Bahrain sentenced prominent human rights activist Nabeel Rajab to three years in jail Aug. 16 for "inciting" anti-government protests.
"The unexpectedly harsh sentence is likely to raise questions about the Western-backed Sunni monarchy's commitment to reform and embolden anti-government protesters who have been demonstrating for the past 18 months calling for greater rights in this Gulf island kingdom that is home to the US Navy's Fifth Fleet," The Associated Press wrote in its report on the sentencing.
Arrested July 9, Rajab, president of the Bahrain Centre for Human Rights, was already serving a three-month sentence for a tweet criticizing the Bahraini prime minister. In the state-run media, the government denounced Rajab, saying he provoked his supporters to violence against security personnel. On Aug. 16, the Lower Court of Manama, the Bahraini capital, found him guilty of organizing "unlicensed demonstrations" using social media and ordered three one-year jail sentences, one for each protest he was accused of leading.
The stiff sentence surprised defense attorney Mohammed al-Jishi, who plans to appeal.
"They are peaceful protests, not violent ones," he told Reuters, adding that others found guilty of similar charges were given six months or released.
U.S. and European officials criticized the decision to imprison the widely admired Rajab, as did several human rights organization. On Aug. 10, 17 members of Congress and two senators sent a letter to Bahraini King Hamad Bin Isa al-Khalifa, urging him to order Rajab's release "under the universal principle that all citizens should have the right to peacefully express disagreement."
The U.S. State Department said it was "deeply troubled" by the verdict and has said it will ask the Bahraini government to vacate the sentence, according to The Cable, a blog of the magazine Foreign Policy.
Hassiba Hadj Sahraoui told The Lede, a New York Times blog, that Rajab's harsh sentence "marks the end of the façade of reform in Bahrain. The international community can no longer be under the illusion that Bahrain is on the path of reform when confronted with such blatant and ruthless tactics of suppressing dissenting voices. Bahrain's international partners need to make this loud and clear to the Bahraini authorities."
I first learned of Rajab in February. I was among a dozen internationals who responded to his invitation to come to his homeland to accompany human rights activists during demonstrations that marked the one-year anniversary of the country's uprising. He paid my airfare to Bahrain as well as that of another American activist.
Inspired by the popular rebellions in Tunisia and Egypt, thousands of Bahrainis took to the streets in February 2011 to demand constitutional and economic reforms that would limit the powers of the monarchy and narrow the divide between the country's Sunni elite and Shia majority. The monarchy's early efforts at dialogue failed to quell the unrest, and a severe crackdown followed. According to the Bahrain Independent Commission of Inquiry, hundreds of people were jailed, many tortured, and thousands more fired from their jobs for supporting the demonstrations. Over the past 18 months, at least 50 people, some security personnel as well as protesters, have been killed in the near-daily protests.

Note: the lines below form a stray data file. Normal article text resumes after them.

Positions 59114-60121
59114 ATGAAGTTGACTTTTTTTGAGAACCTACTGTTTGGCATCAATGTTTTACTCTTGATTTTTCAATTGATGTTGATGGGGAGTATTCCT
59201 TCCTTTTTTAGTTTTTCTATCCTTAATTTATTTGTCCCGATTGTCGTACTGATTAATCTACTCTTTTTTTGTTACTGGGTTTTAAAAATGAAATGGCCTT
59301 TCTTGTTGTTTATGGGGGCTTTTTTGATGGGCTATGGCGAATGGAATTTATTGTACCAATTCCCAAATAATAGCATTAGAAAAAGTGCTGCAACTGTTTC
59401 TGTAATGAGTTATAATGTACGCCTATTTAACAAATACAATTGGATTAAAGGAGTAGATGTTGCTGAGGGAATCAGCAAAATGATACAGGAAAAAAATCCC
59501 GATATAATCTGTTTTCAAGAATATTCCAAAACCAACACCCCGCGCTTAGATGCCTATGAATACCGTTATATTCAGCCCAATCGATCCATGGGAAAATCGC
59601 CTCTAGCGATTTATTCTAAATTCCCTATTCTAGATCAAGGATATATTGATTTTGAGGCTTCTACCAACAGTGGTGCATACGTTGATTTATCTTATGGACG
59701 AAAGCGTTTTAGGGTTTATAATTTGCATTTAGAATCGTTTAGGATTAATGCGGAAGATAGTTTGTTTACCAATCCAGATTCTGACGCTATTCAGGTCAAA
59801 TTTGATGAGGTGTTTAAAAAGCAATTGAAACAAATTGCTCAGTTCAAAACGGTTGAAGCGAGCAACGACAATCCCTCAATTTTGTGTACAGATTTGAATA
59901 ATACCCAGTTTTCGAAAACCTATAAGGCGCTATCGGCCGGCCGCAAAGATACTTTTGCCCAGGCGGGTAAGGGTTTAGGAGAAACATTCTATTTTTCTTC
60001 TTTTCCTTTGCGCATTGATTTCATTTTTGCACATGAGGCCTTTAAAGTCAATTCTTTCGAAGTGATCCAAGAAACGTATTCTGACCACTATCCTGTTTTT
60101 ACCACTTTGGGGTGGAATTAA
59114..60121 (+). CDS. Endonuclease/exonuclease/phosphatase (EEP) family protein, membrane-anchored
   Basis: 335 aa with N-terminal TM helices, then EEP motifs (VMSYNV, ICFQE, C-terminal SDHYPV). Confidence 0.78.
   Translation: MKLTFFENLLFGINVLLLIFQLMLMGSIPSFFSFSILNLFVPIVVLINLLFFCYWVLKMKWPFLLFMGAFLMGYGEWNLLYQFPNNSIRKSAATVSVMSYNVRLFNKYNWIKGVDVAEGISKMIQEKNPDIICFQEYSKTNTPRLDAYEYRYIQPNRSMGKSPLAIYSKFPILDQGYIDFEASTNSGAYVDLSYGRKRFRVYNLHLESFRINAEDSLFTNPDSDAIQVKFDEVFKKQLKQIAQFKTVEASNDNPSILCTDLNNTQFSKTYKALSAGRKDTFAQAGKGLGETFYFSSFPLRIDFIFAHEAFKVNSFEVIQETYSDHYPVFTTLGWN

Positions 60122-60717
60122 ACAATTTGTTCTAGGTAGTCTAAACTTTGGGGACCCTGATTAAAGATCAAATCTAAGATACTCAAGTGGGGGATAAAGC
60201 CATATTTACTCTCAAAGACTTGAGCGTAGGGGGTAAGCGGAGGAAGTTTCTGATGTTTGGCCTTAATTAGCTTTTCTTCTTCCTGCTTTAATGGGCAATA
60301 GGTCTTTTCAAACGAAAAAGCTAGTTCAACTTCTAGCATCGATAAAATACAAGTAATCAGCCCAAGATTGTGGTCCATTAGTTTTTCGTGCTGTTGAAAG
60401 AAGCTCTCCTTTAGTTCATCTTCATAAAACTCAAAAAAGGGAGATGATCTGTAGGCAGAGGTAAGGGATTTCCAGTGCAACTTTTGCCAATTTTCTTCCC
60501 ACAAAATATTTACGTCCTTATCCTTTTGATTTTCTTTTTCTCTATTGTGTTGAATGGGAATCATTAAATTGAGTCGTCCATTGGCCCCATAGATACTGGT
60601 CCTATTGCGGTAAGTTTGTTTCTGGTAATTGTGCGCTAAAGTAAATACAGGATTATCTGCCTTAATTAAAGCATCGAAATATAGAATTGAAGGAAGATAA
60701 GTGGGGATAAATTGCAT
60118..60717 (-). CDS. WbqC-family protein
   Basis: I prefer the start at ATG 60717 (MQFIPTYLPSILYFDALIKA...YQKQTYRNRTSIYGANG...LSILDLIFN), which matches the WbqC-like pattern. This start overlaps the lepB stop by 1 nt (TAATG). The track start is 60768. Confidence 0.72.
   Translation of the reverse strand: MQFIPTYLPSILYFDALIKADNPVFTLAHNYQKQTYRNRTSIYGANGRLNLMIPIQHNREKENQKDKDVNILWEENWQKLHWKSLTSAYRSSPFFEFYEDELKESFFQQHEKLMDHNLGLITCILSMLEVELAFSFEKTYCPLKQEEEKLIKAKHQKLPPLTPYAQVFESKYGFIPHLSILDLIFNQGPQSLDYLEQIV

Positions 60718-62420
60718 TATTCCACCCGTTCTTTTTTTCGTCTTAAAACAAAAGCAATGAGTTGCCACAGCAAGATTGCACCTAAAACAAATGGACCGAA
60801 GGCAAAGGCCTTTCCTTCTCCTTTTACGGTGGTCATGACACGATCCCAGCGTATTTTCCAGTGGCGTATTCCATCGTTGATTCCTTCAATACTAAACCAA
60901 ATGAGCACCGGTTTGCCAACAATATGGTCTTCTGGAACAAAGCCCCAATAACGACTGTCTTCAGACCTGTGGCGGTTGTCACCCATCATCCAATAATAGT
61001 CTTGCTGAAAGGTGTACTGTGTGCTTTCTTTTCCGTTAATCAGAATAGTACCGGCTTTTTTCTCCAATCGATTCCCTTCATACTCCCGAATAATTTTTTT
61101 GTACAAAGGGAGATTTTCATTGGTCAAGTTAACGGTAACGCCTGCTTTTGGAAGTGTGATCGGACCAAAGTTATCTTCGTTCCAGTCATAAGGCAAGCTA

Rajab hoped the presence of internationals might restrain the repressive actions of the security personnel and give heart to youthful protestors, increasingly impatient with his call to maintain a discipline of nonviolence.
But I never made it into Bahrain. Along with a number of Western correspondents and observers, I was denied entry. (See my blog post on the subject.) A fellow Catholic Worker, Brian Terrell, who spent a week in the Gulf Kingdom as a human rights monitor before the government deported him, saw Rajab in action and described him as a man of integrity and impressive courage.
Until recently, Rajab was one of the few Bahraini human rights defenders not behind bars. Earlier this year, a military court sentenced Abdulwadhi al-Khawaja, former president of the Bahrain Center for Human Rights, to life imprisonment for his role in the protests. That verdict was voided in April and al-Khawaja, along with other activists, is waiting for a new sentence after his retrial. His daughter, Zainab, one of the top tweeters in the Arab pro-democracy movement, was jailed last month.
The tragedy here is that in Bahrain, as in Syria, the popular uprising initially called for the reform, not overthrow, of the government. In attempting to silence voices like Rajab and al-Khawaja, Bahraini authorities make a peaceful resolution of the country's political conflicts less likely. Repression breeds a hardening of positions and cultivates militancy. The best way for the Bahraini government to reverse this deadening process is to release Rajab, al-Khawaja, Zainab and all who have engaged in peaceful dissent.
During a December interview with The Cable, Rajab spoke about the inconsistency and shortsightedness of U.S. tolerance for repressive regimes in the Gulf.
"There is full support for revolutions in countries where [the U.S. government] has a problem with their leadership, but when it comes to allied dictators in the Gulf countries, they have a much softer position and that was very upsetting to many people in Bahrain and the Gulf region," he said. "This will not serve your long strategic interest, to strengthen and continue your relations with dictators and repressive regimes. ... You should have taken a lesson from Tunisia and Egypt, but now you are repeating the same thing by ignoring all those people struggling for democracy and human rights. ... Those dictators will not be there forever. Relationships should be maintained with people, not families."